Date of Award


Degree Type


Degree Name

Doctor of Philosophy (PhD)




Over 170,000 students participate annually in National Collegiate Athletic Association (NCAA) Division I sports. Approximately one-third of these student-athletes fail to graduate from their initial school of enrollment within six years. While some will go on to graduate from a transfer institution, roughly 15% will fail to earn a degree while competing for an NCAA Division I school. Using U.S. census block group data, this study adds the neighborhood characteristics of education, employment, income, and racial composition to prediction models of first-year GPA and six-year baccalaureate degree attainment among an NCAA Division I student-athlete sample. The use of multilevel modeling accounted for nesting of student-athletes within institutions and controlled for the potential of group effects on individual outcomes. Improving the statistical models used to predict academic outcomes among NCAA student-athletes will help to ensure that they are properly evaluated for the potential to be academically successful and enable early identification of those with heightened academic risk. Early identification can help institutions direct relevant academic support services to those most in need, and in some cases, consider the potential of an academic redshirt year.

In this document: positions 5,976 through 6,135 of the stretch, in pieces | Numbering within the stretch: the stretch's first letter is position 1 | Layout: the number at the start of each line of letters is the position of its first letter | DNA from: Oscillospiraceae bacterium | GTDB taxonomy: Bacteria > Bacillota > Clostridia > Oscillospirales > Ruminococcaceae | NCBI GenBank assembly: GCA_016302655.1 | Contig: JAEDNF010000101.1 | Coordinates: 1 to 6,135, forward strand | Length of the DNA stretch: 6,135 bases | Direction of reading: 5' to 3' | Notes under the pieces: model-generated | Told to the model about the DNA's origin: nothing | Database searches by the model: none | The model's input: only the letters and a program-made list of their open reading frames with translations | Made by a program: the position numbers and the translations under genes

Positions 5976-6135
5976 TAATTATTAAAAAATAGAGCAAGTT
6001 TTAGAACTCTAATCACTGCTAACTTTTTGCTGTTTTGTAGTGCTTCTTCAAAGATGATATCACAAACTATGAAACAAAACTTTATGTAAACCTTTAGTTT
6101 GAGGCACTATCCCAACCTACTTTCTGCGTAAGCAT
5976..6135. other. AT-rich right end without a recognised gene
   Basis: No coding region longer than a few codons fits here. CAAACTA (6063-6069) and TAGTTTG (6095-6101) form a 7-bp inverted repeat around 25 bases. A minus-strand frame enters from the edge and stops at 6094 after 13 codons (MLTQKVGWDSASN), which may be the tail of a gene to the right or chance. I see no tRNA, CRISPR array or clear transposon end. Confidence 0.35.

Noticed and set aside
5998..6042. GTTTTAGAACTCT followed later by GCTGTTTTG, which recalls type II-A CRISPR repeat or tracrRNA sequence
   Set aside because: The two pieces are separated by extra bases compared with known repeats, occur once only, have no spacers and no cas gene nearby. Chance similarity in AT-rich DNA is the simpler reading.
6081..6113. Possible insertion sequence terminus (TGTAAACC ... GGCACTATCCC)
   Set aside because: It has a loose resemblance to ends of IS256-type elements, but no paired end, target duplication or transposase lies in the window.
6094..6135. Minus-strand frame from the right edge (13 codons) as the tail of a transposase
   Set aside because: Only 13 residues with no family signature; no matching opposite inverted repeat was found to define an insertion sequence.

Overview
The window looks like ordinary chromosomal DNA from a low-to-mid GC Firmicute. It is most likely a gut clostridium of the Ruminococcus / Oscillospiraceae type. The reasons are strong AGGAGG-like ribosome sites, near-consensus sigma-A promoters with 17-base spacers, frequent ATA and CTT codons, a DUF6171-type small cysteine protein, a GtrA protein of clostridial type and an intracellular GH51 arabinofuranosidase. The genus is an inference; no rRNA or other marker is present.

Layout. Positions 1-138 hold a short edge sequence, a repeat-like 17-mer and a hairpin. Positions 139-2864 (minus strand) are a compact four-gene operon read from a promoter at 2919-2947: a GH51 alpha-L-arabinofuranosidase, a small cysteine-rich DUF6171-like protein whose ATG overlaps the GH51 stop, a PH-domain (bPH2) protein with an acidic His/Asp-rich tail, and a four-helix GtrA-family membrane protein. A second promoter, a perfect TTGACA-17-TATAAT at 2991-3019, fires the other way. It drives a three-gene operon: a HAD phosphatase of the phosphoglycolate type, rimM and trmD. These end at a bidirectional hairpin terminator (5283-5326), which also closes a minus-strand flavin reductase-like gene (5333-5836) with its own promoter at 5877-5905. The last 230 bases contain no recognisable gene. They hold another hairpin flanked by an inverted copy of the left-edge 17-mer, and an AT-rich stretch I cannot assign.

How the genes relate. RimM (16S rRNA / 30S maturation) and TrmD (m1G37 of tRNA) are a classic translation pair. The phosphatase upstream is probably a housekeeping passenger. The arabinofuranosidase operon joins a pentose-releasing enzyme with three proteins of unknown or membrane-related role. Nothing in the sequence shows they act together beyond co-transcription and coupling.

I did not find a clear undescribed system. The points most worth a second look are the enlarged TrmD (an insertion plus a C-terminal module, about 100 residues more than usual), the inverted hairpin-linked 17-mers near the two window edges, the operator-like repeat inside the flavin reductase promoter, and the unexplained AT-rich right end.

The findings indicate that while consideration of the educational attainment of the neighborhood adds to the predictive ability of first-year GPA, the meaningful impact is quite small. Cost-benefit analyses may reveal that the added burden of data collection and reduction in transparency is not worth the minimal addition of explained variance in the outcome, particularly in light of the lack of a significant relationship with the other outcomes.